Member of zoning panel vows fight to keep job Drummond defies resignation push

April 28, 1996|By Jackie Powder | Jackie Powder,SUN STAFF

A year after voters elected a slate of younger, slow-growth activists to run things, the changing of the guard continues in Hampstead.

The mayor and council in the North Carroll town of 4,000 have taken the first steps to remove 60-year-old town planning and zoning commission member William T. Drummond.

But a public hearing, scheduled for Tuesday night in Town Hall, has been postponed, and Mr. Drummond, a planning commission member for almost two years, has hired a lawyer and says he has no intention of resigning.

Mr. Drummond said town officials have not informed him of the charges that he is facing. But they paid for a legal notice announcing the public hearing to "consider the removal of William T. Drummond."

"It looks like they want all the new people in there; I took an oath for five years and I plan on staying unless they remove me," Mr. Drummond said.

"If I resign, the people in Hampstead will think I've done something crooked. I have nothing to hide, and I feel this is America and I have a right to stand my ground," he said.

Hampstead Mayor Christopher M. Nevin and Town Council members declined to discuss the nature of the allegations against Mr. Drummond.

Mr. Nevin said that the council has the authority to remove commission members for inefficiency, neglect of duty or malfeasance in office.

"This is not by any means a normal or usual occurrence," said Neil M. Ridgely, town manager. "It's very awkward."

Since they took office last May, Hampstead's new leaders have wasted no time in making changes. One of their first targets was the town planning commission.

Charles Walter, a 79-year-old commission member, resigned at the request of Mr. Nevin, but two other members, Mr. Drummond and Arthur H. Moler, refused the mayor's request to step down. At its first meeting, the new town council voted to investigate the two planning commission members.

"I support Bill Drummond," Mr. Moler said. "The town's got a tiger by the tail."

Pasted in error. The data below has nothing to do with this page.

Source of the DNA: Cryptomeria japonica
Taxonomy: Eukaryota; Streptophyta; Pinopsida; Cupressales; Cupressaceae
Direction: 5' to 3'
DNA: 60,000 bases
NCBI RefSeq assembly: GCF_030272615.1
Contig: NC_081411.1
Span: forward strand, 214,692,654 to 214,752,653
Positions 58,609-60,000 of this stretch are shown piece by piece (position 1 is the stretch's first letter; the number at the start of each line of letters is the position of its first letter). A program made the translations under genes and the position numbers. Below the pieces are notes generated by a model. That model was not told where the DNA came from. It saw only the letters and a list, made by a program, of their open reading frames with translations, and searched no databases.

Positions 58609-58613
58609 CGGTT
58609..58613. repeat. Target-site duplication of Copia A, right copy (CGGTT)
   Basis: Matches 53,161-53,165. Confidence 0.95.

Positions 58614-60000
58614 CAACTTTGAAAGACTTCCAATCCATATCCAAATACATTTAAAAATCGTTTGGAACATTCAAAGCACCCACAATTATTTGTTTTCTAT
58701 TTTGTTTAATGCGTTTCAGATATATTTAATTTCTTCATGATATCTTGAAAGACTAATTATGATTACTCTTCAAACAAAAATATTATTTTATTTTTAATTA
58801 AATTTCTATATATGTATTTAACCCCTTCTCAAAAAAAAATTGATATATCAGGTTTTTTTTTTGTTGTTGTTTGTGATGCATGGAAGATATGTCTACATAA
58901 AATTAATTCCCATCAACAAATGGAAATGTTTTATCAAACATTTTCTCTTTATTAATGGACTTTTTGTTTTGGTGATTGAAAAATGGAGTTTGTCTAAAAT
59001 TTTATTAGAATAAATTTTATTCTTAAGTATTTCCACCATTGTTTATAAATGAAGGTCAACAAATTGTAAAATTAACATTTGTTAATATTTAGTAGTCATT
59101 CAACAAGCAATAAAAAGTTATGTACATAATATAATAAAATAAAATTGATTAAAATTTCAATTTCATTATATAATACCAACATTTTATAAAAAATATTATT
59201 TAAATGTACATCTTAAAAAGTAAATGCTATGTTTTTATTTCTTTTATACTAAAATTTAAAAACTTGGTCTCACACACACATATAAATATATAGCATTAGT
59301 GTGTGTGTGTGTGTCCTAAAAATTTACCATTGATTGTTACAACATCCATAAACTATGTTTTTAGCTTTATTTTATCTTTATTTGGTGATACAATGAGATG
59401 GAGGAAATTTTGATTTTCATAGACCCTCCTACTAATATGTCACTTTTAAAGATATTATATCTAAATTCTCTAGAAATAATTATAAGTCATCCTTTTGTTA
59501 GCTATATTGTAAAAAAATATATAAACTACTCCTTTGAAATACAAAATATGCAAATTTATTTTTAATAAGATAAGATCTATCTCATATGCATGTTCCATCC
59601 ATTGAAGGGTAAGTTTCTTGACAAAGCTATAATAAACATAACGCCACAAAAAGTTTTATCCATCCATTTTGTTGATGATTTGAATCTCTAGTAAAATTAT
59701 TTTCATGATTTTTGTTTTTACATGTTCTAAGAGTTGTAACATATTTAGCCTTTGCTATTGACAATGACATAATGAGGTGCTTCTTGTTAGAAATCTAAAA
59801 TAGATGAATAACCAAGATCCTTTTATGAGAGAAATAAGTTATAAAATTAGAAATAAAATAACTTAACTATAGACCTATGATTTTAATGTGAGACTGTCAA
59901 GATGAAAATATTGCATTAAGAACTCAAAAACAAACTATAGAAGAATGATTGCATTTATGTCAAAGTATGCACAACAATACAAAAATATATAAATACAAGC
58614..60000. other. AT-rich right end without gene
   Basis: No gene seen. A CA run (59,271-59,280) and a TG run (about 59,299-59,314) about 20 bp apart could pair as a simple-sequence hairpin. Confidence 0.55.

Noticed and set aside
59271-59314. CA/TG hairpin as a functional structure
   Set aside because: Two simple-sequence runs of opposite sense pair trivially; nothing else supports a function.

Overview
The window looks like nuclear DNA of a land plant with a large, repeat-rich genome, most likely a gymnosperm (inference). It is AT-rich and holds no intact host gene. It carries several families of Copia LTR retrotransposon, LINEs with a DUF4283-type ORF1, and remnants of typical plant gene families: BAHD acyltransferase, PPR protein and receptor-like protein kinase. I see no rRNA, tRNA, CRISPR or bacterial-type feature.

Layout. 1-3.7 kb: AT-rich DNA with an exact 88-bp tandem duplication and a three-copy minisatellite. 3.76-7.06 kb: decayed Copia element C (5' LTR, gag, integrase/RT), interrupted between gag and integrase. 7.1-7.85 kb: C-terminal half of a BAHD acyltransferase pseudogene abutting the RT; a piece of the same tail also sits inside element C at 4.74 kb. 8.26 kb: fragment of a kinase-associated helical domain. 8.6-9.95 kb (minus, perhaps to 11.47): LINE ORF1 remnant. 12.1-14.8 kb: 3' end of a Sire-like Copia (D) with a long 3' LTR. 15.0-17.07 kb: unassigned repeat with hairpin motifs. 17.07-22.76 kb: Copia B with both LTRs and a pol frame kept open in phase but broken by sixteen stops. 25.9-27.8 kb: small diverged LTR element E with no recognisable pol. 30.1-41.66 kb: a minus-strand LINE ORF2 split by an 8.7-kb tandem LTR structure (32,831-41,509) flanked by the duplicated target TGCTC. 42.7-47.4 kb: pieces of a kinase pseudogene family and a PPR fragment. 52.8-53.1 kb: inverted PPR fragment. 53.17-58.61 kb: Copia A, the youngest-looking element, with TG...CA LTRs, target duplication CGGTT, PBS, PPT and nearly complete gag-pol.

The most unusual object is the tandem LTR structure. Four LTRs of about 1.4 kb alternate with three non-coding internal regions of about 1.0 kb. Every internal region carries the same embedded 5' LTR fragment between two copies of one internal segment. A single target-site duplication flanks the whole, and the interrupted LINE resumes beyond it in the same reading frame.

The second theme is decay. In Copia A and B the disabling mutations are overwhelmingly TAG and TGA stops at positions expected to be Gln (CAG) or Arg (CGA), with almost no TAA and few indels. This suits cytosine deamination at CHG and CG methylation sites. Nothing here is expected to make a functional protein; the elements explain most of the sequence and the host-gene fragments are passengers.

Mr. Drummond said that the Town Council originally scheduled a public hearing on his removal for April 2, but that he requested a postponement to give him time to hire a lawyer.

"They thought I was going to come up without a lawyer so they could throw me off the board," he said.

The new council members have criticized Mr. Drummond and Mr. Moler's actions on the planning commission, saying that they gave carte blanche permission to developers, ignoring the town's adequate-facilities rules when approving subdivisions.

Mr. Drummond also drew criticism from some of the new town leaders for his behavior during a planning commission meeting in September 1994, a month after he was appointed to the board.

Mr. Drummond lost his temper and yelled for several minutes at a citizen who spoke about a development issue during the public comment portion of the meeting.

The incident led town resident Ken Meekins, who Mr. Nevin has nominated as Hampstead's new police chief, to call for Mr. Drummond's removal from the commission.

Mr. Meekins, who was appointed to the planning commission about six months ago, expressed concerns to Hampstead's former mayor, C. Clinton Becker, about Mr. Drummond's potential to "explode into violence."

Mr. Nevin said Mr. Drummond's decisions on the planning ZTC commission and his exchange with a citizen did not play a role in the council's latest decision to seek his removal from the board.

Pub Date: 4/28/96

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